From the Archives #4: NEXUS an Inspiration

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In 2008 NEXUS performed at the Ottawa Chamber Music Festival. Incredibly, this was NEXUS’ first time at the OCMF. They gave three different performances: one in a late-night “after-hours” venue, the second a formal evening solo concert, and the third an afternoon educational concert at the Museum of Civilization. Here is an interesting article and interview by Steve Mazey that ran in the Ottawa Citizen:

Ottawa Percussionist says NEXUS an Inspiration to us all

Ottawa percussionist Jean-Sébastien Lacombe had been looking forward for weeks to the Chamber Festival concert by Toronto percussion quintet Nexus at the Canadian Museum of Civilization Aug. 5, and he says he wasn’t disappointed.

The group performed music by Steve Reich, John Cage, Toru Takemitsu and others for a near-capacity crowd.

I asked Lacombe, who performs around town and teaches at the University of Ottawa department of music, to offer his review of the show.

Here it is:

Last night’s concert was great.  I always enjoy hearing NEXUS play the Military Aires.  The Three Camps is probably the best known Air amongst percussionists – the piece has been played during warm-ups, juries, concerts and masterclasses, and my students often tell me that it never sounds as good as when Nexus plays it.  I try to remind them (and remind myself as well) that their level of playing is the result of many, many hours of practice.   Nevertheless, NEXUS remains an inspiration to us all.

Nexus is able to truly show how important it is to listen to each other when playing as an ensemble.  They travel with a battery of percussion equipment, and it often takes up the entire stage.  Last night, the stage was filled with instruments like the marimba, vibraphone, xylophone, gongs, pianos, crotales, cymbals, chimes, cowbells, gourds, bongos, etc.  Some were played with sticks, some with hands, some even with their mouths.  There was even a slide whistle duet!  With the members often playing at opposite ends of the stage, playing many different instruments at once while following their music, one can’t help but wonder how they are able to watch and listen to each other, and play together the way they do, all without the help of a conductor.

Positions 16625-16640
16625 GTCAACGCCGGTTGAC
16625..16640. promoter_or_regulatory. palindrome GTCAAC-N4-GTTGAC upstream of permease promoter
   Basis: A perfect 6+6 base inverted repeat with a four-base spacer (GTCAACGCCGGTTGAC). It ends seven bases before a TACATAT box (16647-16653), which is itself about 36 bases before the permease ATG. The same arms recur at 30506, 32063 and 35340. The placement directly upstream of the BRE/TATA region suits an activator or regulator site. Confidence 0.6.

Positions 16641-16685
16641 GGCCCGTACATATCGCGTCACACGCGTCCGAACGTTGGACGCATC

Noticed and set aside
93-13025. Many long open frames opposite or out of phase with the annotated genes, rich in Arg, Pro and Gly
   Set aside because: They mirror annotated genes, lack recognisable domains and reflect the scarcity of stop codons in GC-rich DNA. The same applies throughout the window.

The level of concentration required is especially apparent in pieces like Drumming, by Steve Reich.  As explained by Russell Hartenberger, this minimalist piece makes use of a technique called “phasing”, in which two players play the same pattern, but one player accelerates gradually until the next possible interlocking pattern is reached.  Nexus played the first of four movements last night, for four pairs of tuned bongos.  The piece took us through cacophony and intrigue, and always returned  to order.

Nexus also played an original composition from one of their earlier albums, composed by Bill Cahn, called The Birds.  The piece makes use of over 100 different sounds, and seemed to use every instrument except the kitchen sink.  It brilliantly illustrated scenes like the Amazonian forests and duck hunting.

Nexus ended their concert with two African pieces, which seemed to be their favourites, judging by the immense smiles on their faces as they danced and enjoyed themselves on stage.  Noteworthy instruments were the two thumb pianos, one bass and one higher-pitched, beautifully played out of what looked like a giant pumpkin.  They were accompanied by a set of cowbells and a family of hand drums, presented to us as “…the grandfather, the parents and the baby drum.”

To pick a favourite piece is a difficult task.  The concert was well-varied, with something to please everybody.  NEXUS played well over 100 different instruments, and gave a brief insight on the discipline required to be a percussionist – every note had to be played properly, and in the right place.  Percussionists are usually seen sitting at the back of an orchestra, either counting bars or playing the odd triangle note, and it is refreshing to see an all-percussion ensemble doing what they do best…playing!

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